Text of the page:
This article by the Department of Education is particularly focused on Adult Education and the role of technology in it. Of note is the sections dealing with best practices; these recommendations are given not only to instructors, but educational institutions, educational technology developers as well as policy makers.

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    1. When Each One Has One: The Influences onTeaching Strategies and StudentAchievement of Using Laptops in theClassroom

      Of note in this article is that the teachers received training via the "iNtegrating Technology for inQuiry (NTeQ) model". This model works with teachers to create real-world, problem based lessons that are collaborative. The study then looked at how teachers with these lessons were able to work with students who were presented technology in the classroom for the first time. The study notes positive scores in many of the areas tested. This would be important information to be shared at professional development meetings.

    1. Effects of a Professional Development Initiative onTechnology Innovation in the Elementary School

      This study looked at training teachers in a constructivist modeled approach. They were given specific training on how to build curriculum in a technology rich environment, and compared to educators who were not given the same training. Not only does this article provide evidence of the success of these professional development sessions, but it helps give best practices.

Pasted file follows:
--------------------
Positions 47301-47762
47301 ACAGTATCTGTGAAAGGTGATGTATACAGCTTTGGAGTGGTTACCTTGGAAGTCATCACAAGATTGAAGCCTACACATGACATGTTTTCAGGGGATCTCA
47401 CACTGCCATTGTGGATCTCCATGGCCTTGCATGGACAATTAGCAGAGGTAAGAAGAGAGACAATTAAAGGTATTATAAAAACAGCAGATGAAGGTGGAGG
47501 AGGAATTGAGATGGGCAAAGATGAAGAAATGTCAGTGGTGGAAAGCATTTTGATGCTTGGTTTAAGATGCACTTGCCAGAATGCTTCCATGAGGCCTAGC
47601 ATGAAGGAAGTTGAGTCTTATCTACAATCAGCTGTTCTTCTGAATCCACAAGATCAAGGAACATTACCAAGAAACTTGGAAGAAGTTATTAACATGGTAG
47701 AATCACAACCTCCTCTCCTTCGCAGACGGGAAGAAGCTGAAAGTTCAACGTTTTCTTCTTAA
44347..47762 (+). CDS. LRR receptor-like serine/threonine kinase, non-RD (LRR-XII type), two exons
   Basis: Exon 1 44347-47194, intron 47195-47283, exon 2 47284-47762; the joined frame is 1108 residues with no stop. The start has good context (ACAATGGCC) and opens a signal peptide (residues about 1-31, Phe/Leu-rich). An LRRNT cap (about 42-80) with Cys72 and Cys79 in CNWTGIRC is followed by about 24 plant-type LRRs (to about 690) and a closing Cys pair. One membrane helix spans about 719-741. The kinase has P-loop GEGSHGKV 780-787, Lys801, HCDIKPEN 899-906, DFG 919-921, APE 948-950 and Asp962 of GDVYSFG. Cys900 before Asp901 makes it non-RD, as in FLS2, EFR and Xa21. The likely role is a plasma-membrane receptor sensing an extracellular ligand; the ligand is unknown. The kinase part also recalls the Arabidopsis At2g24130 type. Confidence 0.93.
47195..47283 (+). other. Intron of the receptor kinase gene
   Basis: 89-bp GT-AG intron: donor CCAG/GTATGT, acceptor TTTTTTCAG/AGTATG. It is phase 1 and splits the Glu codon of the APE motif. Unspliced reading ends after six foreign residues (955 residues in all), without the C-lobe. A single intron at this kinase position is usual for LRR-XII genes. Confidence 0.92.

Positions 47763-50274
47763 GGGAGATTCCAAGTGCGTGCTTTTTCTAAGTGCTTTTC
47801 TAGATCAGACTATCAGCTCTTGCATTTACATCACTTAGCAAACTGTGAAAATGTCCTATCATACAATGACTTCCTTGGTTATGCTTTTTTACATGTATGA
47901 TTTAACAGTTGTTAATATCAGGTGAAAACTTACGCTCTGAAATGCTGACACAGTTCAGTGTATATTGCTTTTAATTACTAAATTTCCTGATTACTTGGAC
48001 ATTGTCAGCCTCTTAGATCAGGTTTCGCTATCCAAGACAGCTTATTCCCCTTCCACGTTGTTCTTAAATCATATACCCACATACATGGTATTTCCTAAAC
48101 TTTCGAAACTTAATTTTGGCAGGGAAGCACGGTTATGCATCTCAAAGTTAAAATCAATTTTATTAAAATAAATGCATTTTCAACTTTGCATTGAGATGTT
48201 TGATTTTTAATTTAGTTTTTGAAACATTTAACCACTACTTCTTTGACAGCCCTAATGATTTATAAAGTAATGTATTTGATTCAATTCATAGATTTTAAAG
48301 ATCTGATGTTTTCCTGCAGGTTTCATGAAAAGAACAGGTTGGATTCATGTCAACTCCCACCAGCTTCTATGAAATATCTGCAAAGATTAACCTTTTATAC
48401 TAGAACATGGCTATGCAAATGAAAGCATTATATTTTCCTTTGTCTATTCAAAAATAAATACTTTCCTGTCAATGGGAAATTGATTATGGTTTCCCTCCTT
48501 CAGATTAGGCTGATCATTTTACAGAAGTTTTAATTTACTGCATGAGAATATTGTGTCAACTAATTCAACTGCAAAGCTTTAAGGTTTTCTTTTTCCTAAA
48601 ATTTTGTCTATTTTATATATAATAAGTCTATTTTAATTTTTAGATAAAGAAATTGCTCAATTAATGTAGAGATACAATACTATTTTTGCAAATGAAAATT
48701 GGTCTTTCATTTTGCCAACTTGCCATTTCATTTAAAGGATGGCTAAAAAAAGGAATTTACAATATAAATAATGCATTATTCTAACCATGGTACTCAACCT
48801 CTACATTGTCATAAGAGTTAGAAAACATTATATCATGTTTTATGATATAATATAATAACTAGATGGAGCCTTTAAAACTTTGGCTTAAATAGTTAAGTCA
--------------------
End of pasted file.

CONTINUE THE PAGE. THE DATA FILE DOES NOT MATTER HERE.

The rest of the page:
Content Depth: 5/5

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    1. The Role of Ed Tech and Professional Development in Driving Personalized Learning

      This site provides a selection of webinars on a variety of topics, ranging from Educational Technology to Assessment and Testing. These webinars, most free, also include a corresponding powerpoint. This may be great for professional development on campus.

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    1. Professional Development for Technology Integration

      Professional Development for Tech Integration. This article would be crucial for anyone that is performing professional development for K-12 educators. It dissects best practices in how to train these individuals. It goes through pros and cons of a variety of practices.

      Content Depth: 4/5

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    1. Professional Development

      This source from the National Education Association (NEA), gives a variety of STEM Resources, including a section based solely on professional development. The article titled, "A Compendium of Best Practice K-12 STEM Education Programs" includes 38 different programs that could be used in a K-12 classroom.